“Everyone has to make up their mind if money is money or money isn’t money and sooner or later they always do decide that money is money.” —Gertrude Stein
My Legal Tender project was inspired in part by the Great Recession. Each day, I listened to NPR and almost never heard the female pronoun. All the money stories were male! So in the late spring of 2009, I began to interview women about their relationships with money. There was great joy and satisfaction in doing this, immeasurable delight in the specifics of the (all-too-human) stories. At the same time, a certain measure of courage was needed, a willingness to transgress because, as most of us learned as tiny children, money is a subject “we are not supposed to mention.” In fact, that is how my play begins:
Nobody talks about it, of course. Isn’t that what everyone says? It wasn’t polite is what we were told.
I learned early on that I was not alone in my bewilderment; almost no one I spoke to had an uncomplicated relationship with money. There was awkwardness, there was embarrassment, there was shame: both the shame of “too little” and the shame of “too much.” Despite this, most women went to great lengths to appear “the same” (which is to say, middle class) even while concealing their true circumstances.
Much of what I heard could be labeled “lies, secrets, and silence,” a phrase I borrow from the poet Adrienne Rich. There were half-truths, obscurations, deliberate diversions. There were gambling stories; stories of investment and betrayal; and the high-octane risk of calculated marriage, followed swiftly by divorce.
There were happier stories, too, of course, stories of ease and self-sufficiency, of hard-won financial independence. Some women had been the recipients of great generosity; others knew what it was to live amidst abundance. But even these women tended to keep such matters private. Few felt free to talk about their windfalls or to exult in their good fortune, except, on rare occasions, with others like themselves.
Such things can change over the course of a lifetime. A good marriage or partnership, a steady job, a wise financial advisor, kind friends: all encourage greater openness and ease. Meanwhile, a project like mine can act as a catalyst. Stories give rise to stories; courage and authenticity inspire more of the same. Hence my emphasis on the act of listening, the sheer joy and liberation of eliciting stories that have never been told before, or that are new even to the teller.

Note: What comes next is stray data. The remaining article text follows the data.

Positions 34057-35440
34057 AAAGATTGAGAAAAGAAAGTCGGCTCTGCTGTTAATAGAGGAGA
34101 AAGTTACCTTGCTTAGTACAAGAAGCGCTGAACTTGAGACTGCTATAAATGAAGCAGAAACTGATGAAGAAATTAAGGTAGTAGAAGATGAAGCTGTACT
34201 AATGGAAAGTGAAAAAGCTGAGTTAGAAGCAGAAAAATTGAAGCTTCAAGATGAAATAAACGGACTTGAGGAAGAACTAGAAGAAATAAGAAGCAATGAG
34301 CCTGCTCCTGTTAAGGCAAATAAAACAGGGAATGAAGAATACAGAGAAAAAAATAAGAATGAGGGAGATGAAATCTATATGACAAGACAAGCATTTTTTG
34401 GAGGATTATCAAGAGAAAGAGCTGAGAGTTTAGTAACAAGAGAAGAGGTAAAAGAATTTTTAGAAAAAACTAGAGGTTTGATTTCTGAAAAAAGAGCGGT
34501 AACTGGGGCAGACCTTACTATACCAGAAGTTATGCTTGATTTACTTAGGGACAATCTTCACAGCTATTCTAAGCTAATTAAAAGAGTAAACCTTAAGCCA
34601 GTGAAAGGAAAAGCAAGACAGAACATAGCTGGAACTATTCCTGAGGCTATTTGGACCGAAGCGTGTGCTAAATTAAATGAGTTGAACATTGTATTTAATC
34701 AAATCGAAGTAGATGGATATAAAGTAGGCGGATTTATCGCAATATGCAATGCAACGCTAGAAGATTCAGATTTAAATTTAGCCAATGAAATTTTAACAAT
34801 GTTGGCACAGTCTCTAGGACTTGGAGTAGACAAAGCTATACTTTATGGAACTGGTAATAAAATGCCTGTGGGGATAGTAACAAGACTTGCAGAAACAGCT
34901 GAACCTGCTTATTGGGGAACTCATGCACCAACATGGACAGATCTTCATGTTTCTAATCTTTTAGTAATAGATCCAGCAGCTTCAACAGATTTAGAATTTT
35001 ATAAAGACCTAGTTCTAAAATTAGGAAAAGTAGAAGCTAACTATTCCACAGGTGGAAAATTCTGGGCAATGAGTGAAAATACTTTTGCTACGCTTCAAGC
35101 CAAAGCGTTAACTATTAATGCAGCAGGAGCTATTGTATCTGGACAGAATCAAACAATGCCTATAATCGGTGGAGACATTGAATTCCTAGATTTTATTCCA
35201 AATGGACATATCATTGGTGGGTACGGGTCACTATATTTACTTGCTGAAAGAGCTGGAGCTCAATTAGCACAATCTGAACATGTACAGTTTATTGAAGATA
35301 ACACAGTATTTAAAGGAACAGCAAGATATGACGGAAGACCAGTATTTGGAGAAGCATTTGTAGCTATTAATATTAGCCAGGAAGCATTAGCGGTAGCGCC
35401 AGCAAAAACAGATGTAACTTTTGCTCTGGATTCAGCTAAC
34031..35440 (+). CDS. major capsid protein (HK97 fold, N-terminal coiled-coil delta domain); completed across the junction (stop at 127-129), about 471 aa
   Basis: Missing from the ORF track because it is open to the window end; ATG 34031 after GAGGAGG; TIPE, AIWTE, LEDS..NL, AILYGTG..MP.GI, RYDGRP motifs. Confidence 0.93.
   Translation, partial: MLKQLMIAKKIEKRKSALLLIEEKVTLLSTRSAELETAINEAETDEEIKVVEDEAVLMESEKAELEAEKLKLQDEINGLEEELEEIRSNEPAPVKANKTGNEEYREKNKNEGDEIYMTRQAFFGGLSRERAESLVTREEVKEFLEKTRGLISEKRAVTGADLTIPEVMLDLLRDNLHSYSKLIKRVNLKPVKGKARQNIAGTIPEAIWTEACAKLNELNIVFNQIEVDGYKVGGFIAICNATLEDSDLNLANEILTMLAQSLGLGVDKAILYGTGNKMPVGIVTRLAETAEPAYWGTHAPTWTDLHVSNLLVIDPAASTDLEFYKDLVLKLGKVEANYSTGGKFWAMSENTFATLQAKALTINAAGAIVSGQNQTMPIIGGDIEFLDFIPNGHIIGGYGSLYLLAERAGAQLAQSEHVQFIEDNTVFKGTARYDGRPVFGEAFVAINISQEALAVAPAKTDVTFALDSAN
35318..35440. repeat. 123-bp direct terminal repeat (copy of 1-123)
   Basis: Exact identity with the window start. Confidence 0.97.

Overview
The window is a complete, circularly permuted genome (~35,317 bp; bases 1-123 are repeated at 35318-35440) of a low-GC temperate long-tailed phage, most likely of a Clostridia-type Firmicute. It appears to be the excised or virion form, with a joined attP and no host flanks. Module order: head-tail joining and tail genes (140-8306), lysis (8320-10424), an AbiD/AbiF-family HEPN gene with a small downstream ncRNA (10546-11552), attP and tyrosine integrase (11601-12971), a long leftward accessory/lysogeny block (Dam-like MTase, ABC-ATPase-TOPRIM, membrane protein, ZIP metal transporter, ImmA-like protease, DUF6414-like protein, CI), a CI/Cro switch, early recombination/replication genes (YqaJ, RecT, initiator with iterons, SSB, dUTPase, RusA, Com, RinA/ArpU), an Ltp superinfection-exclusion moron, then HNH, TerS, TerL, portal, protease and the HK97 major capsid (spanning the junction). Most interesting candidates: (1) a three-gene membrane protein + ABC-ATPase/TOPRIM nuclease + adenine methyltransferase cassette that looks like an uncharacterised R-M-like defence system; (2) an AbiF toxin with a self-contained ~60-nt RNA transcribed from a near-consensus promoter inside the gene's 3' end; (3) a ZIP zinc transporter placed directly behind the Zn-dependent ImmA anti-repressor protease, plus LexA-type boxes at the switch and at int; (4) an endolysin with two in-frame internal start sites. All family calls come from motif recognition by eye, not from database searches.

It is also worth remembering that beyond a modest point, abundance is an inside job. Money is not and should not be the bottom line. If it is a story that has, for so many of us, devoured all the other stories, it is a story that can also be transformed.
And, maybe, just maybe, if we all join in together, it might just be possible to change the plot.
Below is an excerpt from Money Stories entitled “The Family Pot.” The speaker is a Portuguese-American woman, now in her mid-fifties.
My dad worked really hard in the leather tanneries. And then somehow—we all went to Portugal for three months every summer. I don’t know how he did that. I truly don’t.
I have almost no money. But there’s this poverty mentality I don’t think I’ve ever had.
We had a “family pot,” and all the money went into that pot. For example, I bought a brand-new car when I was very young, and paid for it in cash. When I was nineteen? Maybe eighteen, actually. But by then I had been working for years and years. So when I needed a car, the money was there to pay for it. I had earned it. But it came out of that family pot.
It was this little orange car. Bright orange. This little Cinderella coach.
And when I got married, my parents, who were of very small means, gave me ten thousand dollars to put down on a house. How the hell did they get that money? I mean, that was cash. And at a time when nine thousand dollars was a yearly salary if you were lucky. So that was pretty remarkable.
But it doesn’t feel like generosity. It just feels like that’s the way this family is.
Read more by Christian McEwen at legaltenderplay.com
This post was originally published on RSFsocialfinance.org
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